What to Wear Hiking

Woman out in the woods wearing a raincoat, hat, gloves and other examples of what to wear hiking

Before heading out for a hike, you may think about what you should wear. There is a bit to consider beforehand, such as the trail difficulty and weather forecast. We will cover what materials are best for hiking, the clothing, shoes, and accessories and what to wear by the season as you set out for your hike.

What Materials Should I Wear Hiking?

When hiking you need different layers to have different properties:

Wicking: This is especially vital for your base layer, that touches the skin. Wicking fabrics have the ability to pull moisture (sweat) away from you and move it to the fabric’s outer surface, where it can evaporate, keeping you dry.

Insulating: This ability is key to you staying warm. A Merino Wool, fleece or down/synthetic midlayer are good choices for cooler temperatures.

Waterproof and windproof: Look for these qualities in an outer layer or shell. This keeps the elements from saturating your clothes with rain or chilling you with wind gusts.

Breathable: Breathable fabrics are important in all your layers; this helps your wicking layer dry out more quickly. Some fabrics, like Merino Wool, are not only breathable, but also thermoregulate, meaning they help maintain your body at the right temperature.

Hiker showing their light layers for sun protection

Sun Protection: Clothing that has an ultraviolet protection factor (UPF) rating will help protect your skin against the sun’s damaging UV rays.

You may think because cotton is natural, comfortable, and soft that it would make a great material to hike in, but its inefficient at wicking and drying. Cotton excels at soaking up and holding onto sweat, which can keep you hot in warm temperatures and chilling you in cooler temperatures, a recipe for hypothermia. This is why you may have heard the infamous saying, “cotton kills.”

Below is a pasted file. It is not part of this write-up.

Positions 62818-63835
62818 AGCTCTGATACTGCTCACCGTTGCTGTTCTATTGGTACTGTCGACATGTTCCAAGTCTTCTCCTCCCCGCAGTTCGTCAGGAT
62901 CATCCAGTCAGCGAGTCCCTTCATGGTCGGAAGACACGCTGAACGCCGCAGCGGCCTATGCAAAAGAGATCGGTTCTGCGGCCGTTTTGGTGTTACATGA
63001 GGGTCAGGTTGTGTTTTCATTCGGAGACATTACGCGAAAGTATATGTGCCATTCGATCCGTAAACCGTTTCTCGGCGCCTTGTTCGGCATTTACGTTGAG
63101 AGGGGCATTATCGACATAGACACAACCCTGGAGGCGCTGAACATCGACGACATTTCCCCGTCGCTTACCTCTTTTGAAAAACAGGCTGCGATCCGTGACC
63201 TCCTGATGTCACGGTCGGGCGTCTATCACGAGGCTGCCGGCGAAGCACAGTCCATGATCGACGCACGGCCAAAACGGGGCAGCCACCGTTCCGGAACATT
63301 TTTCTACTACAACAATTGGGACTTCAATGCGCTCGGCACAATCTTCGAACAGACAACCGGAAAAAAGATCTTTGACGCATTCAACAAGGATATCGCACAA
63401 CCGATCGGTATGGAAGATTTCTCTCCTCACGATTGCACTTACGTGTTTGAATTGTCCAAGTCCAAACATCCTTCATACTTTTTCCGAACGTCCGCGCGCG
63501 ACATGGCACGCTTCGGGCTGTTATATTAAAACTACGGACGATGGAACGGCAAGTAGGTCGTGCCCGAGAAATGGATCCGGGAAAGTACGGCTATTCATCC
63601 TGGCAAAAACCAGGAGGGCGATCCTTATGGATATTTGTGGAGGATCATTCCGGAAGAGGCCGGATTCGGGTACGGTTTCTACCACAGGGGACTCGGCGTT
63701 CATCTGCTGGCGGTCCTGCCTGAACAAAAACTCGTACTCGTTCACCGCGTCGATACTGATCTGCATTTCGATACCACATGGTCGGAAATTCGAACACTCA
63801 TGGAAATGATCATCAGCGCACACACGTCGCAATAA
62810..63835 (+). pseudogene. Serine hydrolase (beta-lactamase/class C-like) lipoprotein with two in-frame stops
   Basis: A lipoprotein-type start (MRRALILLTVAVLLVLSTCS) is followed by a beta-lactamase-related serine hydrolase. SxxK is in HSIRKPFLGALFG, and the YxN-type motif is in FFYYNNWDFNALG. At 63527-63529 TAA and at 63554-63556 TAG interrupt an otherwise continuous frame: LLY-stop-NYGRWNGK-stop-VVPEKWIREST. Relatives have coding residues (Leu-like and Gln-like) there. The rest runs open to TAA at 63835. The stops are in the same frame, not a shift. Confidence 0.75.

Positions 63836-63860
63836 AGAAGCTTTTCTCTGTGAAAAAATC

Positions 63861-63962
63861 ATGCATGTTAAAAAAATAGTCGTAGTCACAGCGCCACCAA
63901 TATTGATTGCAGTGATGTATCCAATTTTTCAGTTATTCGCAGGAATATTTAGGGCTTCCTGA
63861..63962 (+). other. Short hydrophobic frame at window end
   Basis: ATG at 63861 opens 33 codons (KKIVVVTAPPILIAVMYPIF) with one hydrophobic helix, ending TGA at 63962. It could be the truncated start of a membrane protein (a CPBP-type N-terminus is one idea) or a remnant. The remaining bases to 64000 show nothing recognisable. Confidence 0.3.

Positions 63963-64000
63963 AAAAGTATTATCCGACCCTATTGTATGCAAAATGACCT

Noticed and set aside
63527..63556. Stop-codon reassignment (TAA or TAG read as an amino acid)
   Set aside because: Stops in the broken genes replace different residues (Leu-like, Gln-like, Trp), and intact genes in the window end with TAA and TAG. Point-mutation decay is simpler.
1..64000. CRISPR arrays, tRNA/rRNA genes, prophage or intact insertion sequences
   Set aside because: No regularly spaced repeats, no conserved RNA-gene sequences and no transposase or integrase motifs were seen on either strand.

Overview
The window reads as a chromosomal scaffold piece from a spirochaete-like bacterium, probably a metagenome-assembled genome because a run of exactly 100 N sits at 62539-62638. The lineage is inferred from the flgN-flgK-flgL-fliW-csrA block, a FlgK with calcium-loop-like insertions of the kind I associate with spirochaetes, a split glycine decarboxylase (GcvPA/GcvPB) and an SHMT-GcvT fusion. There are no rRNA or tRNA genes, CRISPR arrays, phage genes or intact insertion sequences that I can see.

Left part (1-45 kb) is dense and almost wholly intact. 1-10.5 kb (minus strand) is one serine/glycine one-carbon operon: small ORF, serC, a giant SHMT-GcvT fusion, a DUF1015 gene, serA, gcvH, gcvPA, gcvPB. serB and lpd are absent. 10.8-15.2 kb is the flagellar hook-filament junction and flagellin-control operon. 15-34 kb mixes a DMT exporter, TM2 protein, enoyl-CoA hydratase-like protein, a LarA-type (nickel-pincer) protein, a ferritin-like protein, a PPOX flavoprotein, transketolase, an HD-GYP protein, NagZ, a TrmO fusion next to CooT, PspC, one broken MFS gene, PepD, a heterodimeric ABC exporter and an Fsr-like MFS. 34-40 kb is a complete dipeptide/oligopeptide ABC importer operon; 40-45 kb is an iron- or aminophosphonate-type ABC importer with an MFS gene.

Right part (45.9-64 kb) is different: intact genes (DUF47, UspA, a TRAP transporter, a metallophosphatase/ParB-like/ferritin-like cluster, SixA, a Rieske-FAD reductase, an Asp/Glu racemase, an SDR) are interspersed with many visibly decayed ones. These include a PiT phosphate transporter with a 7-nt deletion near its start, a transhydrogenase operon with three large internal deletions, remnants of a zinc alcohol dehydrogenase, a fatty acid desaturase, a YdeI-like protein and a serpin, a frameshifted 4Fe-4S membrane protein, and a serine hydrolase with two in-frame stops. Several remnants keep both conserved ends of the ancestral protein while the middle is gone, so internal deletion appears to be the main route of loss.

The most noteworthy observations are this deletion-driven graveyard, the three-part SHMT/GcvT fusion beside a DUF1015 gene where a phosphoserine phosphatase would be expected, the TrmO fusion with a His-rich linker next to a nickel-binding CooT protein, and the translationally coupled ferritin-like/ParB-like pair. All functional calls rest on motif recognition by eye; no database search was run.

I recommend wearing garments made either from Merino Wool, synthetic materials, or a blend of the two.

Merino Wool is soft, breathable, moisture wicking, temperature regulating, odor resistant, and quick to dry, which makes it the ideal material to hike in.

Synthetic materials such as polyester and nylon are often more affordable than Merino and can be found in most retailers. With today’s fabric technology, most synthetic garments incorporate recycled materials and are excellent at wicking sweat and drying quickly (although synthetics do tend to smell funky faster).

What Clothing Is Best for Hiking?

I’ve found that layers are key, no matter the season. Having enough clothing and needed accessories will help you enjoy your day on trail.